Why life on Earth?


Why was Earth chosen to have living things on it?


Five good reasons! First, Earth has water, the most essential ingredient for life. Earth is the perfect distance from the Sun for water to exist in all three states, solid ice, liquid water, and vapor or gas. Water contains oxygen needed for life, it doesn’t harm the skin, and it’s needed for photosynthesis. Photosynthesis is the process of turning water and carbon dioxide, with the aid of light, into oxygen and sugars used as plant food. Water is drinkable, and permits molecules to move around easily. Mercury and Venus are so close to the Sun that liquid water would boil away. The planet Mars, and Titan, a moon of Saturn, may have water below the surface, but that’s only speculation.

Second, our atmosphere is ideal. It contains breathable oxygen, put there as the byproduct of plant growth. Our atmosphere has some carbon dioxide, which animals and humans give off as part of respiration. The tiny bit of carbon dioxide helps moderate the temperature of Earth. Mars, Mercury, and the Moon are too small to keep an atmosphere. You need enough gravity, and Earth has it. As a bonus, the Earth’s atmosphere is thick enough to filter out many harmful ultraviolet rays. Our magnetic field deflects tons of particles from the Sun that would otherwise kill us in short order.

Third, Earth is blessed with a beautiful climate. The temperature is ideal for life. Mercury and Venus are too close to the Sun, and go from 600 degrees above zero Fahrenheit to 400 degrees below zero Fahrenheit. Those extremes are not conducive to life. Mars is a tad warmer, but at 140 degrees below zero Fahrenheit at times, water and blood would freeze. The outer planets have no solid surface and are way too cold.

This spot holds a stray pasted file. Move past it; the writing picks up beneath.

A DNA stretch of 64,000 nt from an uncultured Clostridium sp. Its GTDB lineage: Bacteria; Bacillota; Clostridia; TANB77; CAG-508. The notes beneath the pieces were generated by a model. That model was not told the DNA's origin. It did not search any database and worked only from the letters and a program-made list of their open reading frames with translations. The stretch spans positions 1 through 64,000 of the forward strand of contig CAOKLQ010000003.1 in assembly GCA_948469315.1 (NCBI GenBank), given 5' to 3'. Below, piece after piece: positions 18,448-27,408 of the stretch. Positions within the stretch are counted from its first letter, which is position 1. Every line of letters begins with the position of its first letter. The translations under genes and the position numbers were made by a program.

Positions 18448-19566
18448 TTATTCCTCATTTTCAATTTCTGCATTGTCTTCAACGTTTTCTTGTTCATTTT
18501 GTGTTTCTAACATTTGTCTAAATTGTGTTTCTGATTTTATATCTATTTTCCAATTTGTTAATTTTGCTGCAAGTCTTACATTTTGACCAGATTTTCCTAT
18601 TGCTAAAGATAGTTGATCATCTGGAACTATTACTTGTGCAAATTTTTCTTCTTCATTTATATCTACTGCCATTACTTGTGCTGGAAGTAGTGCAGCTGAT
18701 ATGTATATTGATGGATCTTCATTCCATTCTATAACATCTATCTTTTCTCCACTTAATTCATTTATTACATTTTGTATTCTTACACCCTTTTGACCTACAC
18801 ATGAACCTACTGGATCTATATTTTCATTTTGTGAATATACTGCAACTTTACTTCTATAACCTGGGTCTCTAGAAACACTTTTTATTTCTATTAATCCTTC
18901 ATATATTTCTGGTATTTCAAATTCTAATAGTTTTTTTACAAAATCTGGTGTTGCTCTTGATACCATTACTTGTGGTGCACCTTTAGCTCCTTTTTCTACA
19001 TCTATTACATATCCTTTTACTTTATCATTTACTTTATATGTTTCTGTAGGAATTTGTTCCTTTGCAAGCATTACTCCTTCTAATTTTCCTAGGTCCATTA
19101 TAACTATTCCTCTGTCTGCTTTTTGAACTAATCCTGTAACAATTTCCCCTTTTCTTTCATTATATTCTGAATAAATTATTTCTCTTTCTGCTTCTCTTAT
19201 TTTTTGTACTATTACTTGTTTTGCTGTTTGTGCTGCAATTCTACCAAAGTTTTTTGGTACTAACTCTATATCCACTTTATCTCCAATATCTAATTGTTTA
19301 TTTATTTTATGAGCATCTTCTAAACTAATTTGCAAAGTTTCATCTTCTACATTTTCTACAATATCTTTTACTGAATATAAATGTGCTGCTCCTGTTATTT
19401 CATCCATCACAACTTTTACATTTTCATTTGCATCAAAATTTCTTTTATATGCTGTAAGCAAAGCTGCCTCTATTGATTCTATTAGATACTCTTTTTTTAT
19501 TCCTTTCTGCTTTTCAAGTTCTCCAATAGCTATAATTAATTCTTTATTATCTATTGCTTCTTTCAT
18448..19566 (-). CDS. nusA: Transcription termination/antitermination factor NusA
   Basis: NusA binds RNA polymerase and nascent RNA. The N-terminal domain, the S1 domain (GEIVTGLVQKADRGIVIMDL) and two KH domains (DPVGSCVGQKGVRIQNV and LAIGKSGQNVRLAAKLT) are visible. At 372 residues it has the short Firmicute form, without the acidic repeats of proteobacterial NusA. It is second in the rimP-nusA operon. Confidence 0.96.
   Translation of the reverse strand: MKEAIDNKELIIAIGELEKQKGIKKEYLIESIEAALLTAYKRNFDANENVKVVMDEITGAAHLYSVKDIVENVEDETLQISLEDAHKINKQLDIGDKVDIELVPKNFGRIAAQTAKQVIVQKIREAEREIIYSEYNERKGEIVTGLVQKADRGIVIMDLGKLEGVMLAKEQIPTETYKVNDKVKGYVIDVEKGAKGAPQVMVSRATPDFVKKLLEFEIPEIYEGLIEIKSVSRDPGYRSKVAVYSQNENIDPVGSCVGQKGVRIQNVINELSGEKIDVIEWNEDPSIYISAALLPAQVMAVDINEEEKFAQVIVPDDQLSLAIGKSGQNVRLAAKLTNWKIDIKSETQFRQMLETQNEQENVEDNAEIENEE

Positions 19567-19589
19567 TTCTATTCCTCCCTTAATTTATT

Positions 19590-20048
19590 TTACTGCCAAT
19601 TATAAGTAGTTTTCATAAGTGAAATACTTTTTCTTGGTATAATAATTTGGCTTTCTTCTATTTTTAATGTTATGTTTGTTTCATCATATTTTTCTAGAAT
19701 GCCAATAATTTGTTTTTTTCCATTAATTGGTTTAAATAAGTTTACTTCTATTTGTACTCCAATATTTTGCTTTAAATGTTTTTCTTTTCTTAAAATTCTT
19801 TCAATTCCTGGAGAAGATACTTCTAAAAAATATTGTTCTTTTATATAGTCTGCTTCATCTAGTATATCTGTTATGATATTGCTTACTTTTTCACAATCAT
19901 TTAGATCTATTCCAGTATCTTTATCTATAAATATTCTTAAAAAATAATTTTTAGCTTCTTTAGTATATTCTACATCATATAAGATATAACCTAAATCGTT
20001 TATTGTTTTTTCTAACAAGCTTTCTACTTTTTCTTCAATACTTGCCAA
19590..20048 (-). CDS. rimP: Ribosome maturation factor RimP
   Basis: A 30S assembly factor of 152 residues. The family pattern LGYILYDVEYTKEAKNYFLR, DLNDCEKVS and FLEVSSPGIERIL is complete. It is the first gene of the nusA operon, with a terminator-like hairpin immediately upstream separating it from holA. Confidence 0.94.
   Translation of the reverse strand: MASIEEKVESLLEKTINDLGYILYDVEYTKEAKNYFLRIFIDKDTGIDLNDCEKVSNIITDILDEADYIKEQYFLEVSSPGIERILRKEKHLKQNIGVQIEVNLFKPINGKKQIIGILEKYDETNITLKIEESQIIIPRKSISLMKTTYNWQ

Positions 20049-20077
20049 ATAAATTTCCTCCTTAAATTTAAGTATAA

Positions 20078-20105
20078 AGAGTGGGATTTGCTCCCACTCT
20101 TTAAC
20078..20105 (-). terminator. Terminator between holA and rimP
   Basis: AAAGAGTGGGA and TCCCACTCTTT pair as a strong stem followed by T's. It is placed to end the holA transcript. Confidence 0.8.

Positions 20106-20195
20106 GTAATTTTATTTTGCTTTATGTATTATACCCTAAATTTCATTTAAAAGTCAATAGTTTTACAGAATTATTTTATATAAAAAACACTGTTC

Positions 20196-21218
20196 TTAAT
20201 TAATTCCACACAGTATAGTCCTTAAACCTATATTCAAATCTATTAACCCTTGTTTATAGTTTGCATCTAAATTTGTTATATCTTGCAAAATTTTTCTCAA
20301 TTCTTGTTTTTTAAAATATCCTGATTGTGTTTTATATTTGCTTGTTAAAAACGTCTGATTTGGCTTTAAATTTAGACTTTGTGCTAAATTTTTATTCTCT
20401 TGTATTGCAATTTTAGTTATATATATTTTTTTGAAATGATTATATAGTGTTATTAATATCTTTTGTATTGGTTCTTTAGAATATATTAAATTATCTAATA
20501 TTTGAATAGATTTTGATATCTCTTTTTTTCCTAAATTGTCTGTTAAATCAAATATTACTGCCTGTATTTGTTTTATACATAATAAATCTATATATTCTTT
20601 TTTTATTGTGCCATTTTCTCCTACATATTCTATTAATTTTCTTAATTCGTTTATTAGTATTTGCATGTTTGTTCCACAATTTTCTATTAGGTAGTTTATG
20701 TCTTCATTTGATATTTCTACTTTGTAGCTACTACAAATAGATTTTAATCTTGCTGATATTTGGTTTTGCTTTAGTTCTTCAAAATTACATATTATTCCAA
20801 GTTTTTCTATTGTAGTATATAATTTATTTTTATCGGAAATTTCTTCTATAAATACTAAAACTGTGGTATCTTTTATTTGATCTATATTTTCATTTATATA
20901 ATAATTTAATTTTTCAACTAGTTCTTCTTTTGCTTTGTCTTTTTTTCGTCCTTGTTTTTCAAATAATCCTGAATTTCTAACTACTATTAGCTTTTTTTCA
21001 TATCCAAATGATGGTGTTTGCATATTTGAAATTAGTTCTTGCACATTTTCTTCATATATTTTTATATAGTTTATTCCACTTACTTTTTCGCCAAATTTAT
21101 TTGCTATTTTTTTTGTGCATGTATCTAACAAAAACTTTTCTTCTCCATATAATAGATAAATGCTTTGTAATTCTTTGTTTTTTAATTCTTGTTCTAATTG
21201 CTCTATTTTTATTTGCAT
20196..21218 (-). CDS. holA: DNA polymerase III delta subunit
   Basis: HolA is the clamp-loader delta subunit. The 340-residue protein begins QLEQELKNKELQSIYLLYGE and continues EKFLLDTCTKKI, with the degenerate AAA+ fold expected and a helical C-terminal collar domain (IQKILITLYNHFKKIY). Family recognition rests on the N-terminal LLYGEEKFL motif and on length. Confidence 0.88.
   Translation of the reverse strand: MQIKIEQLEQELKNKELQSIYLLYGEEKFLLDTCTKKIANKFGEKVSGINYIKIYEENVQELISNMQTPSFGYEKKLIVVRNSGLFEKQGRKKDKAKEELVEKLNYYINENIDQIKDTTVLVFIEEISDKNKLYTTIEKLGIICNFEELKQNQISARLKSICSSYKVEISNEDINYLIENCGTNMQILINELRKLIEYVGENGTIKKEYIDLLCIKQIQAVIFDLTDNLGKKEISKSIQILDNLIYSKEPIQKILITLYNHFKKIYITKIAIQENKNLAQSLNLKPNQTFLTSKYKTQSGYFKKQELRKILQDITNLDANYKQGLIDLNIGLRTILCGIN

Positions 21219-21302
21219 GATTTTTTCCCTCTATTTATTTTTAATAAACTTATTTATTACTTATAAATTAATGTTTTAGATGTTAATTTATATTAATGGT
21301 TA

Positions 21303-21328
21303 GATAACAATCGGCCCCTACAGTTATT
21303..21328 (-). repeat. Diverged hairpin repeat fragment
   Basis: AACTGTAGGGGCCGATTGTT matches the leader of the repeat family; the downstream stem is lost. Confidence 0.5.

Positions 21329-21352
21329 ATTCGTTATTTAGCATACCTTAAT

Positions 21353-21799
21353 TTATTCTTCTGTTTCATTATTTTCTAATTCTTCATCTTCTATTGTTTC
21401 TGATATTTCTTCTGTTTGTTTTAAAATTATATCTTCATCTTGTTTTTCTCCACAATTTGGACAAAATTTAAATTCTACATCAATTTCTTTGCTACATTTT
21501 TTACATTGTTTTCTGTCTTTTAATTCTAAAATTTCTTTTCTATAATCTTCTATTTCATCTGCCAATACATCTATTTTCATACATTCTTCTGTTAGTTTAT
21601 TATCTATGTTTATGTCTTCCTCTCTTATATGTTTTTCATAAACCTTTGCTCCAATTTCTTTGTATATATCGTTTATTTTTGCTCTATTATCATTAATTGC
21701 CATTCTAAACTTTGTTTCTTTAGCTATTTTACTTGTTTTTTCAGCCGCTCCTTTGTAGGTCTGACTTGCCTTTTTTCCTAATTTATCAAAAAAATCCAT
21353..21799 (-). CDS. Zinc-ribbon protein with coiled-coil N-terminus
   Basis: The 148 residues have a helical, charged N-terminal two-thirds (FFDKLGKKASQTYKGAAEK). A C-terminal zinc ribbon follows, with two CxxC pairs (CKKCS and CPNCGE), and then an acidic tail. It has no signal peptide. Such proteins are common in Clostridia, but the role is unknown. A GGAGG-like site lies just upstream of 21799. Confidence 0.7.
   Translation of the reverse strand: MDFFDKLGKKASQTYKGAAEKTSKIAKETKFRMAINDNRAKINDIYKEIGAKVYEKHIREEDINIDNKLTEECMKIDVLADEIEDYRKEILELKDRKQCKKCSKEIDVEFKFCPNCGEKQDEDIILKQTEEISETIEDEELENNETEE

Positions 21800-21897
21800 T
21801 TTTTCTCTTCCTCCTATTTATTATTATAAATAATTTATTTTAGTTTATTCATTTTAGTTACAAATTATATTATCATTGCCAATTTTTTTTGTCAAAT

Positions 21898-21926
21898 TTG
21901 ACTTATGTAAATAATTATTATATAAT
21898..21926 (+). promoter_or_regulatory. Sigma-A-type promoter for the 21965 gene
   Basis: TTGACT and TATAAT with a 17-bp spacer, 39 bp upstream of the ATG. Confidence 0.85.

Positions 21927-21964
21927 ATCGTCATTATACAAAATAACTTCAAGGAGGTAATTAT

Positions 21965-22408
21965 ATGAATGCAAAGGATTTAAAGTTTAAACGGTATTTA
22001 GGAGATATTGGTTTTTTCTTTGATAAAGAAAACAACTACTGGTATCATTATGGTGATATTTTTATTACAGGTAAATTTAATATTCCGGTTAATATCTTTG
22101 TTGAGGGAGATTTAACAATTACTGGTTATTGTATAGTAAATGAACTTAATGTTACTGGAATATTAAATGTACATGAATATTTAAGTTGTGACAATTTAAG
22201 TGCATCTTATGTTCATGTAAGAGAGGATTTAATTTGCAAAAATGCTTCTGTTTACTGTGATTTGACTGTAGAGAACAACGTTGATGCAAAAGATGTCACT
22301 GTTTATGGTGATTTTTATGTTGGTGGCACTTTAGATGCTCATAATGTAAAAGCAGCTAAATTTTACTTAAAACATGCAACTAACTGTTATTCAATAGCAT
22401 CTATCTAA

Fourth, is something that McDonalds and Walgreens have figured out. It’s location, location, location. Earth gets just the right amount of sunlight. Earth is just the proper distance from the Sun to get sufficient heat and light to permit life to flourish. It is too hot on planets closer to the Sun. It is too cold and dark on planets at a greater distance from the Sun,

Fifth, Earth receives sufficient light for trees and other plants to produce oxygen by the process of photosynthesis. The Earth’s rotation, once every 24 hours, insures that each side of the planet receives sunlight on a regular basis. Venus takes 243 days to spin once on its axis. Any place on Venus is in darkness far too long to support vegetation and life.

Recall the Goldilocks and Three Bears bedtime story. The porridge was too hot, too cold, and just right. The armchairs were too hard, too soft, and just right. The bed was too high, too low, and just right. Goldilocks wisely chose the “just right’ version each time.

Earth is “just right” in terms of location, size, rotation rate, mass, gravity, water, atmosphere, climate, and magnetic field.

So far, we’ve been discussing life our solar system, which is a tiny little corner of the Universe. Is there life on other planets in distant solar systems? Most scientists think the answer is yes, but there is no proof. For now, our Earth is all we know, and we had best take real good care of it.

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